There's not much here in the way of plot, but still there's a lot to recommend in this novel about a professional psychic--who really does see ghosts--plying her trade in the working class suburbs of London.
Lots of reviewers complained they didn't know where the book was going. Don't you just love when you don't know where the book is going? There were so many different layers to this book, I am actually considering re-reading it (and I hardly ever do anything like that, because you know, so many books, so little time, etc.).
The catch is, this "fake" psychic really does see dead people. As if that's not bad enough, her spirit guide, an evil little heavy-drinking imp, has been hanging out with a truly nasty crowd - the very fiends who made Alison's childhood so miserable. If you get people who are bad in life - I mean, cruel people, dangerous people - why do you think they're going to be any better after they're dead?
Beyond Black (Picador, 2006) is mainly about the dead haunting the living, but its not in the way they go into the corners in dark and open creaking doors, there are no ghosts scaring the shit out of people as we see in horror films.
Alison is a psychic/medium, a good one, but rather disorganised. There are lots of spirits around Alison, most of them men who abused her in one way or another, who seem to be carrying on with their existences as they come and go. The descriptions of the psychic circuit in the south of England, in dingy town halls and plastic hotels is very funny. As time goes on, she is also abusive to Alison. There is a good deal to provoke thought, quite a lot of humour (Alison and Colette living on a middle class housing estate and being mistaken for lesbians), some quite close to the bone descriptions of violence and abuse, which have more force because they are slightly understated; but ultimately the book runs out of steam before the end for me and the characters became arther irritating.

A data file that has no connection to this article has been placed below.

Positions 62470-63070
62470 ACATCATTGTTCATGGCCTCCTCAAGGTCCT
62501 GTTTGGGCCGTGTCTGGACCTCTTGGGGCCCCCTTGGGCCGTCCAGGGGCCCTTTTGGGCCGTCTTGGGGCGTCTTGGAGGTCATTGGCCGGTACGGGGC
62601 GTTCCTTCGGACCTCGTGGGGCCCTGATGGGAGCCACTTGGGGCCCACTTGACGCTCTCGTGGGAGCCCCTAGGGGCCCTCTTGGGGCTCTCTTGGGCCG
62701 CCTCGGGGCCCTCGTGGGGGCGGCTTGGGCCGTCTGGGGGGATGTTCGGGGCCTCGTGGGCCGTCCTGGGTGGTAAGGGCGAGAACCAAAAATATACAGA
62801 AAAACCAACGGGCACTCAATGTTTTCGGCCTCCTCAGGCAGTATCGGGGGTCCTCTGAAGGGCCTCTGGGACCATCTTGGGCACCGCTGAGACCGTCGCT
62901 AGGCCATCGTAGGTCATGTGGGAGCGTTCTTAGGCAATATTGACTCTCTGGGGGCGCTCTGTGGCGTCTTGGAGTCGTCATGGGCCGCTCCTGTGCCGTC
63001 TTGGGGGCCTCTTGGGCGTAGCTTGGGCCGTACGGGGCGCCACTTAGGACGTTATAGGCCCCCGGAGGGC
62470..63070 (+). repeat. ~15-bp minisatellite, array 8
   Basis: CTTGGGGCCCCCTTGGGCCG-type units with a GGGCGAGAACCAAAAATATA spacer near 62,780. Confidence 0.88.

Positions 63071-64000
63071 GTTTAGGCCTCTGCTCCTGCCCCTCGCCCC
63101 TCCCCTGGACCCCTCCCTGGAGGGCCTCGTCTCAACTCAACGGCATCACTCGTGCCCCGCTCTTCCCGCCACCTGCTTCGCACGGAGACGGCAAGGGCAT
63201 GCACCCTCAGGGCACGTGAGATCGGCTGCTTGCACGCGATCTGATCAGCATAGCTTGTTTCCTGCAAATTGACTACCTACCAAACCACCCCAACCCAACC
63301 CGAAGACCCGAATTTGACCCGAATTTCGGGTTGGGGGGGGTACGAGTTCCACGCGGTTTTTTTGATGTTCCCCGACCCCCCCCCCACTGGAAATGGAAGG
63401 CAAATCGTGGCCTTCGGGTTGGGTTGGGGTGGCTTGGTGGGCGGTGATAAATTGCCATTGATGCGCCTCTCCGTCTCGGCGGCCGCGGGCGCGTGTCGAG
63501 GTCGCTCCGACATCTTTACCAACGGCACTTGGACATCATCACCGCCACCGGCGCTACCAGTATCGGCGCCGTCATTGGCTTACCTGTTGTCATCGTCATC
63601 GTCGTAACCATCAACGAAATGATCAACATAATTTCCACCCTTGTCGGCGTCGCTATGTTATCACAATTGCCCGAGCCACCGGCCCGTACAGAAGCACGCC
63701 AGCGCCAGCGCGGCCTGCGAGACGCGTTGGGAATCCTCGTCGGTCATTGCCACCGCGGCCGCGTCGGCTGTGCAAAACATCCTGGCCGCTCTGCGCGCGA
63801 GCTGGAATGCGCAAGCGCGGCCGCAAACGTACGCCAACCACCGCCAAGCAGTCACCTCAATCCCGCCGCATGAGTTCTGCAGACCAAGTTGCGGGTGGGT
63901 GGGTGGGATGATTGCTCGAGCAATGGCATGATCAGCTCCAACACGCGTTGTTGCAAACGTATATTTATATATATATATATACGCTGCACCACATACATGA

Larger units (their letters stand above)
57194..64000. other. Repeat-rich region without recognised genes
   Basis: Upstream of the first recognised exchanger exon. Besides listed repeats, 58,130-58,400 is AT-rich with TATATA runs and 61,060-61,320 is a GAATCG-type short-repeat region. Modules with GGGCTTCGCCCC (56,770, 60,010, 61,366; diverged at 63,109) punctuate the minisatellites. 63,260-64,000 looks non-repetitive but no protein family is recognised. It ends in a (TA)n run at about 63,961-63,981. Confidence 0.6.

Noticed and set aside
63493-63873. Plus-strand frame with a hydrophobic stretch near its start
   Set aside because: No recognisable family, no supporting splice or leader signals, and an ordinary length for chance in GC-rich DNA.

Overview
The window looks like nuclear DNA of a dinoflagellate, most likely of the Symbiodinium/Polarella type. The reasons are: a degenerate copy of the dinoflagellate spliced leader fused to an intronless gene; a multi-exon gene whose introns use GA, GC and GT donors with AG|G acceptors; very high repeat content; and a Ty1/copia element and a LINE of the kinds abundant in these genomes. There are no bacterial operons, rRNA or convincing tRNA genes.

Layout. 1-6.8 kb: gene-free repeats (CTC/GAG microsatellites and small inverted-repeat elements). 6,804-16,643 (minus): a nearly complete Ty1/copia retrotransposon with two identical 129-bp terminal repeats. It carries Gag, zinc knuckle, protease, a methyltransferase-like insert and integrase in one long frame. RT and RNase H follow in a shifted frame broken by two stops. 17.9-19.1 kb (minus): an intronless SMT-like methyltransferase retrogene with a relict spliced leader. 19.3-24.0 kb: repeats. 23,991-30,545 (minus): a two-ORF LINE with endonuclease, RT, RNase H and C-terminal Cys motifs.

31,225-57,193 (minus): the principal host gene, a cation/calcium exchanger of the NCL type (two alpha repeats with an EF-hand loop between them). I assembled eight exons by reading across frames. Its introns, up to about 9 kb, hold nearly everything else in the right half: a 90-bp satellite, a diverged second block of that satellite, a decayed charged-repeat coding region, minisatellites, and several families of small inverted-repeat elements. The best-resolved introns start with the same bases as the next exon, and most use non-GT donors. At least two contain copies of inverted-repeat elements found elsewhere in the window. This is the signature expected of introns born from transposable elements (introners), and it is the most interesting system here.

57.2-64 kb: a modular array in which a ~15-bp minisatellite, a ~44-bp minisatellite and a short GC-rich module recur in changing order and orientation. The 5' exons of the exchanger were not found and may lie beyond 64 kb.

You know those books, the ones that aren't bad, but aren't good, but you're not entirely upset you read, but they don't really inspire you to find anything more by the author.
Every time I told someone I was reading this book, they inevitably mentioned Wolf Hall, Mantel's most recent novel and winner of the 2009 Booker Prize, and tended to assume I'd chosen Beyond Black because I'd already read Wolf Hall. I felt like Alison was only deemed 'charismatic' because she was overweight and thus 'larger than life', while Colette had much more of a personality (eg her forceful haggling with the property saleswoman for discounts and extras on the pair's new house); and as expertly and subtly revealed as the horrors of Alison's misery-lit-worthy childhood were, I had a hard time feeling sorry for her.
The spirits inhabiting this world are thoroughly believable.
And heres the thing: people dont get any smarter or nicer when they die. Mantels wit cuts like a knife through the middle class, the lowest of the lower class, the way heavy people are treated, real estate developers and New Age believers. This is very unlike Mantels Cromwell books, and just as good in its own way.
Hilary Mantel is the bestselling author of many novels including Wolf Hall, which won the Man Booker Prize and the National Book Critics Circle Award for fiction.